Well, a crazy king told me I had to find an earthbender who listens to the earth, and then I had a vision in a magic swamp, and...
—Aang, explaining how he found the title character
We open with padding: Sokka is mulling over whether to purchase a bag. Riveting entertainment, folks. It's supposed to be funny, because Sokka and Katara have this whole male/female role reversal thing going.
The Gaang find out about Master Yu's Earthbending Academy, and Aang decides to try it out, since the first lesson is free. This lesson consists of having Yu's actual
students lift up large rocks and hit the prospective earthbenders with them, Aang included.
Yeah, a running theme throughout this season is that all earthbenders are batshit crazy. We'll see this more in a couple of episodes.
Aang decides that Yu isn't a good teacher for him. But the Gaang does overhear some kids talking about the Earth Rumble VI event. Aang tries to get them to tell him where the event is being held, since he thinks that he might find an earthbending teacher among the fighters. The kids just tell him off, since they're jerks. Katara naturally persuades them by waterbending and freezing them to a wall. And she just leaves them like that: encased in ice, freezing to death.
Oh, that's right, I forgot: hypothermia doesn't exist in Avatar-verse. My mistake.
So the Gaang go to the Earth Rumble, which is a thinly-disguised Profesional Wrestling
parody. We have the owner of the Earth Rumble, Xin Fu, pulling duties as the announcer, just as Vince McMahan used to back in the days before he became an on-camera character. The goal of each fight is to knock the opponent out of the arena, which is a raised plateau.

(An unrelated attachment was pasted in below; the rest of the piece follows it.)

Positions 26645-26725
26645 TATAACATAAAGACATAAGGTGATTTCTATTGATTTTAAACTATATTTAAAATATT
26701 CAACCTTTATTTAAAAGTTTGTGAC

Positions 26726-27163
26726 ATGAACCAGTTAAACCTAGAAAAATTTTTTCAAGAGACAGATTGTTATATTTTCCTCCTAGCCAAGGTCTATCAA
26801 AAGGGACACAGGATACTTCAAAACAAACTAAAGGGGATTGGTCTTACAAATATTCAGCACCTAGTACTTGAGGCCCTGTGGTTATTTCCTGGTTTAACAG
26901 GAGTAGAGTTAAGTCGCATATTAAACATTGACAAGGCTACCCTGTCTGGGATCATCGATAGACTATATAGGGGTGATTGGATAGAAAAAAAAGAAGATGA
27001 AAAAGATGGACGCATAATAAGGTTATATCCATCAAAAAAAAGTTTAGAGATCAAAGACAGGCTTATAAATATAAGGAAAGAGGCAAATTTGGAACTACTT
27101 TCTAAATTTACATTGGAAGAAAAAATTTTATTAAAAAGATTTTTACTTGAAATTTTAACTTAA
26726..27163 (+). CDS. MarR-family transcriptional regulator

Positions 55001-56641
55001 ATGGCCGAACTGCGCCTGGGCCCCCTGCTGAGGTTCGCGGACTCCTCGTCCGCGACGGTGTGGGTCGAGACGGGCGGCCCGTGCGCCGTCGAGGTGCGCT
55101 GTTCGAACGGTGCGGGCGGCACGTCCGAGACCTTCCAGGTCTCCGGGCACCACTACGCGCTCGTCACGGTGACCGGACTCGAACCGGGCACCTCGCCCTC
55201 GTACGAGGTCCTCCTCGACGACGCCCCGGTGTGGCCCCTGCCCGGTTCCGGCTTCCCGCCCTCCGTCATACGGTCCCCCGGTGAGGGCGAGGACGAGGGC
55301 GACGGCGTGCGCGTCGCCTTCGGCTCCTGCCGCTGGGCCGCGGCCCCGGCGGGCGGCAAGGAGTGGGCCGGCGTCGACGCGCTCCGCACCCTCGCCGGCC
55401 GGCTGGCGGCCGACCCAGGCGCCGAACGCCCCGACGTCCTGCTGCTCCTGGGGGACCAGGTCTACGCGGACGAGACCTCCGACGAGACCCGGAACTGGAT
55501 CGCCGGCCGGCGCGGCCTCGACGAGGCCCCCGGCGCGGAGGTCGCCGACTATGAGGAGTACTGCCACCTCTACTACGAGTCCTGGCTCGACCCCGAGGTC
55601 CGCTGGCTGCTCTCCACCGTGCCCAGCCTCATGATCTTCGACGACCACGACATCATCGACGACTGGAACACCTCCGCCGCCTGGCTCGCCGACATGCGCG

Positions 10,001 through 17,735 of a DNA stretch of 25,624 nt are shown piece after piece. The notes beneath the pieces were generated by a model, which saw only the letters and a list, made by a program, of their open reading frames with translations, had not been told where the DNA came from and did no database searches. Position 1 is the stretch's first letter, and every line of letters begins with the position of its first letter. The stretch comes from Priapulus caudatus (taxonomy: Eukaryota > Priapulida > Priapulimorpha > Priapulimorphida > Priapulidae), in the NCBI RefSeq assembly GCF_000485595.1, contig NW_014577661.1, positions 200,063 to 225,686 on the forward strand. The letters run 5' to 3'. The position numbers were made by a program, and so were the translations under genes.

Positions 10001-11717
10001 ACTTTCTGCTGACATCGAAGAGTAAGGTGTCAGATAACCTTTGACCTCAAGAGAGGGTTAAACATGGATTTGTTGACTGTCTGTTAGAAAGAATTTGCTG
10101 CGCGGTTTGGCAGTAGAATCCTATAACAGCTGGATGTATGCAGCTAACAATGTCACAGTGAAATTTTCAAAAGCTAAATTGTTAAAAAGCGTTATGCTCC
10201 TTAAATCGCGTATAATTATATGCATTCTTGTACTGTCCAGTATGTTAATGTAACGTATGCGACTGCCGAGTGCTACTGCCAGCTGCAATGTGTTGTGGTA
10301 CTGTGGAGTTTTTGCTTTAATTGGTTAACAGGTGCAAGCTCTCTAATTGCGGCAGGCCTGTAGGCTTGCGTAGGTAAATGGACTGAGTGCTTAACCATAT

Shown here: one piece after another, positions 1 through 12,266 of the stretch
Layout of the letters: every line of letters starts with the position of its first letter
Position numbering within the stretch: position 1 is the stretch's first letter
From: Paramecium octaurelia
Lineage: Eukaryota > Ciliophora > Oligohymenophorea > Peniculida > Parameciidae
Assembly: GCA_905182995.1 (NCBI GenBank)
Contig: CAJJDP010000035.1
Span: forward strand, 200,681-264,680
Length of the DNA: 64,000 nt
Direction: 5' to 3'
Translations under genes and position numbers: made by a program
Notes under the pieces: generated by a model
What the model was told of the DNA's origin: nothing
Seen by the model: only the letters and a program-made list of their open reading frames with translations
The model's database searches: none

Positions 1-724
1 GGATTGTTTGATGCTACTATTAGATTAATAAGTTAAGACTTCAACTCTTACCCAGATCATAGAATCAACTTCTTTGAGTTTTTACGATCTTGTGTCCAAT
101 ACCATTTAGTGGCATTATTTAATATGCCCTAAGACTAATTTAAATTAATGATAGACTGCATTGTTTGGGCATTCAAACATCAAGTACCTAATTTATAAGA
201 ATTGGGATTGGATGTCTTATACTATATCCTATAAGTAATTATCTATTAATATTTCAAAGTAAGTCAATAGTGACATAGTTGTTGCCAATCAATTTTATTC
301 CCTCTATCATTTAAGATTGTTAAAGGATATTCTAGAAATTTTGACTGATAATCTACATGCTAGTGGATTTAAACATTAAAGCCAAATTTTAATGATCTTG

BTW, before we continue, you should know that I am familiar with wrestling and wrestling lingo, which I will use it where appropriate.
After the Gaang gets situated, we are introduced to our first competitors: The Hippo, a large fat guy, against... Mick Foley! OK, technically his name is The Boulder. But it's Foley's voice. And he's doing an obvious impression of The Rock. However, as anyone who was a fan of wrestling in the past knows, Foley is God
. Therefore, this match is a foregone conclusion: after the requisite smack-talk, Foley dispatches the Hippo from the arena.
marks out for The Boulder. Granted, Sokka is the smartest of our Gaang; he recognizes his Lord and Savior and acts appropriately. Aang is less impressed, saying that The Boulder only listens to his big muscles. Because Foley is a benevolent God, he does not instantly smite Aang for this. But he does use his omnipotence to ensure that a forfeit will be extracted from the Avatar for his impertinence. Rest assured, smite will
So it is written, so it shall be done.
We then get a classic staple of wrestling: Fire Nation Man, the foreign heel. The crowd boos, naturally, and he jobs out in seconds to The Boulder. After this is a montage of Foley tearing his way through earthbenders until he faces the reigning champion.